As soon as she could, Rifka took the bus with her spiritual soul brother to the desert town of Netivot to meet with Baba Sali. When she arrived at his home, she was quite disappointed to hear that he does not see women at any time. Her soul brother reassured her that Baba Sali was just as effective in his connection and blessings towards women when he received their written request. So Rifka wrote down her request, gave it to the gabbai (personal attendant) and took a seat in the waiting room.

There, she began to enjoy listening to the stories of the other people in the room. She was fascinated to hear of the healings which had occurred for them after they had connected with their holy master Baba Sali.

At one point, she asked for directions to the bathroom and walked her way through some meandering corridors. Suddenly, she saw an open door, peeked inside -- and there was Baba Sali [whom she recognized from her photos,] sitting in deep meditative study, waiting for the next person who needed his blessing.

Rifka just stood there transfixed, hardly daring to look at him. How long? It seemed a moment touching eternity. Then someone came bustling about and re-directed her to the bathroom.

Thereafter, Rifka felt that Baba Sali knew who she was, that he had directed her to him so that she wouldn't be too disappointed at not being able to see him in person.

A few days after receiving Baba Sali's blessings, two of them were fulfilled when Rifka found a small apartment in the Jewish Quarter of Jerusalem, as well as work as a caterer for a yeshivah. She couldn't bear to give less than quality meals for the students, even though there was very little funding from the Yeshivah. She even went into debt buying the right kind of food for them.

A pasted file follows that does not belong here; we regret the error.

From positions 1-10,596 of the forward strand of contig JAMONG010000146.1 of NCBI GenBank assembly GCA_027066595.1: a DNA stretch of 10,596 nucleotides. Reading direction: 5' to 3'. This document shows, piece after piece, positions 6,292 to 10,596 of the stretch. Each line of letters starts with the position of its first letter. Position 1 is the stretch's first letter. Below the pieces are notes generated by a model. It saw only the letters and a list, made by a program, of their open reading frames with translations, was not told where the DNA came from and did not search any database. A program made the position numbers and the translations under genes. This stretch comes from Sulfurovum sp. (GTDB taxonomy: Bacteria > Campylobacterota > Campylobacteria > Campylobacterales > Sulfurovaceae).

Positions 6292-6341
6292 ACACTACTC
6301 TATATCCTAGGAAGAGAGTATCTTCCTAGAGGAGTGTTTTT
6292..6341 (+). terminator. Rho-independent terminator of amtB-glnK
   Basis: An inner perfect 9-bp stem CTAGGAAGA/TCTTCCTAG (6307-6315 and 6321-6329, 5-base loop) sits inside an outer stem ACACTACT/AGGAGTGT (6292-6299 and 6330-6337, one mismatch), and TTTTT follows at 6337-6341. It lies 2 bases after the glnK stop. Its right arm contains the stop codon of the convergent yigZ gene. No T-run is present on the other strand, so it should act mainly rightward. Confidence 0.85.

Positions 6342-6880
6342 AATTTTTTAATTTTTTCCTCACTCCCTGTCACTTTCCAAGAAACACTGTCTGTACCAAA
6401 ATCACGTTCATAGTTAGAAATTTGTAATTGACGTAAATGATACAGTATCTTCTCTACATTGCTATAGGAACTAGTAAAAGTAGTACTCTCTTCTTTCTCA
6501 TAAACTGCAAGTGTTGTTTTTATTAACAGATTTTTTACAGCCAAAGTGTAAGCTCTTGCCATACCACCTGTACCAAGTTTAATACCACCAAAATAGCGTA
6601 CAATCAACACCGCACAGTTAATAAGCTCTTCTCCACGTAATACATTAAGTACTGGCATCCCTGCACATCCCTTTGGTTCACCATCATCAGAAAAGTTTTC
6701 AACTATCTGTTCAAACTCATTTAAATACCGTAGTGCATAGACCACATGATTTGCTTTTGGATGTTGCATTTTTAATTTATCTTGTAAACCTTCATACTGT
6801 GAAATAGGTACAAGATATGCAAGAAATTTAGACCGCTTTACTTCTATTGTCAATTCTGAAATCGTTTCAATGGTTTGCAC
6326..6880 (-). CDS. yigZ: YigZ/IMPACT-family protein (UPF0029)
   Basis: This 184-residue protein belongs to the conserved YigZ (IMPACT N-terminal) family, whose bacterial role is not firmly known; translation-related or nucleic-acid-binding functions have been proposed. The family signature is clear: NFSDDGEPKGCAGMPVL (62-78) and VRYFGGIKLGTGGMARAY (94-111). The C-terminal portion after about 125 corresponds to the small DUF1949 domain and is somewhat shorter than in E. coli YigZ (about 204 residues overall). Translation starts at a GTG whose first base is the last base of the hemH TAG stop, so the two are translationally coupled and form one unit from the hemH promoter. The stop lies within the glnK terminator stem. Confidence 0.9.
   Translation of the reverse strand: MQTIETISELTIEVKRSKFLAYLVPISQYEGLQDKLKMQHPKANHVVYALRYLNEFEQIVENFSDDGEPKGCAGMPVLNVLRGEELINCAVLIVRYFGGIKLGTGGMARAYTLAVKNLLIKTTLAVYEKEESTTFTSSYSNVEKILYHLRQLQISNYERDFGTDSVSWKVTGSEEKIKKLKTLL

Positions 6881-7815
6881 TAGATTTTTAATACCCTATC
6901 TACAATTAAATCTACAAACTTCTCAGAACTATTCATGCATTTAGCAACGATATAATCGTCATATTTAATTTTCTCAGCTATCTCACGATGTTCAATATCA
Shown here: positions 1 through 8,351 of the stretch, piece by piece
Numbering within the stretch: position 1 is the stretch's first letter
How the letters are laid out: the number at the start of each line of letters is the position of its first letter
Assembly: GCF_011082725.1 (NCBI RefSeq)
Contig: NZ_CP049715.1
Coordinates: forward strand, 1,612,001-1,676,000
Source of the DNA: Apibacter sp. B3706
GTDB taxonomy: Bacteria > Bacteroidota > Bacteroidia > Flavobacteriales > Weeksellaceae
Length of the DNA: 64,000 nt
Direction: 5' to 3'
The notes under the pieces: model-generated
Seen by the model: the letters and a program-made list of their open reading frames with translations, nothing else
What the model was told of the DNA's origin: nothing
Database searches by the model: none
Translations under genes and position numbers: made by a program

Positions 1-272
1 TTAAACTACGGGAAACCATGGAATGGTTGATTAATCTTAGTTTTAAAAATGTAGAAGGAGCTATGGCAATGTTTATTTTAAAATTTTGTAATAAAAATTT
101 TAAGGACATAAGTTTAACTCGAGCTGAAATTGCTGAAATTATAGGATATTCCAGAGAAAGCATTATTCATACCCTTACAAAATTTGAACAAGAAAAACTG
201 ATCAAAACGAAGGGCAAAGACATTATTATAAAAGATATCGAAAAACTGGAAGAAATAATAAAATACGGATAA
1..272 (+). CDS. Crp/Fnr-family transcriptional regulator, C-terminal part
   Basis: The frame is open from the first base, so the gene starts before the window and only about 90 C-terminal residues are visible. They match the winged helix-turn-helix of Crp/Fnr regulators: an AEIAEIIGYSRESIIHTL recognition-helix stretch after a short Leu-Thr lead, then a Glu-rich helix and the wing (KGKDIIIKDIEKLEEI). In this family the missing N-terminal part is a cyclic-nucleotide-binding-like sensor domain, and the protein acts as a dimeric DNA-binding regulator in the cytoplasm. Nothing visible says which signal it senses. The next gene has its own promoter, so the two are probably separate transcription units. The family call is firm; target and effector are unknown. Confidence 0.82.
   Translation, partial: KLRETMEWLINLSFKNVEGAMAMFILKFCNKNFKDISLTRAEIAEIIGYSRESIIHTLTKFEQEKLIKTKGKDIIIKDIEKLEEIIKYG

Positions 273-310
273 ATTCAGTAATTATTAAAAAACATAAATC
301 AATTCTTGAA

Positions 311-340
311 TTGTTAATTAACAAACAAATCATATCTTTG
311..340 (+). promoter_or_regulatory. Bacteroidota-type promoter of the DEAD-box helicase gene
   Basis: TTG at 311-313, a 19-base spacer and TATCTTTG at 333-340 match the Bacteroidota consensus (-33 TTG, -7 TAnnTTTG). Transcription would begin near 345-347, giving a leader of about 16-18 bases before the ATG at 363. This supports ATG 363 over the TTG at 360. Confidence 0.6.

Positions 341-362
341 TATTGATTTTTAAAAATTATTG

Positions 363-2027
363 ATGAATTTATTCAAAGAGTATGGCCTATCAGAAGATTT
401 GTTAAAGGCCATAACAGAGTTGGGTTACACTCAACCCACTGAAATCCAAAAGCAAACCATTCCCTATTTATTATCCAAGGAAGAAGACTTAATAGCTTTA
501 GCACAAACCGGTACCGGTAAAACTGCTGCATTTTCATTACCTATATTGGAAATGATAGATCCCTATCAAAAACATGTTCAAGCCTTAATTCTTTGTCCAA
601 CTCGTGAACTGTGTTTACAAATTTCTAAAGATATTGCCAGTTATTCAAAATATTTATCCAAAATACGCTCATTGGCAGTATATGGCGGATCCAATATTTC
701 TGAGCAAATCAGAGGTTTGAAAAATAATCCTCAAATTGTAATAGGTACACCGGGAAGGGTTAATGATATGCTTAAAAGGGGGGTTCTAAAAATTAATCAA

Aside from that, her kitchen was open to many young spiritually searching souls wandering through Jerusalem. Whomever she touched was uplifted and comforted.

In the meantime, the beloved master of loving kindness, [divine inspiration and Torah scholarship,] Baba Sali, left this world in 1984. Many hundreds of thousands of Jews mourned his departure. He had been fasting most of his life, yet he lived until 94[1] years of age. He left behind an awesome legacy: his radiance of loving kindness, of powerful strength, humility, purity, clarity and wisdom, through his ceaseless, absolutely committed devotion to God and man. The countless miracles he engendered throughout his life were uplifting and strengthening the entire nation in many ways.

Almost a year later, as Rifka was returning home from an errand, she found her helper, a simple, humble and devoted man who was doing the food shopping for her, standing there looking a bit bewildered.

"Rifka," he said empathically, "you really should lock your door."

"Why?" she responded. "There is nothing much here worth stealing. Besides, somebody might need a place to eat and rest."

"Nevertheless, I really think you should lock your door."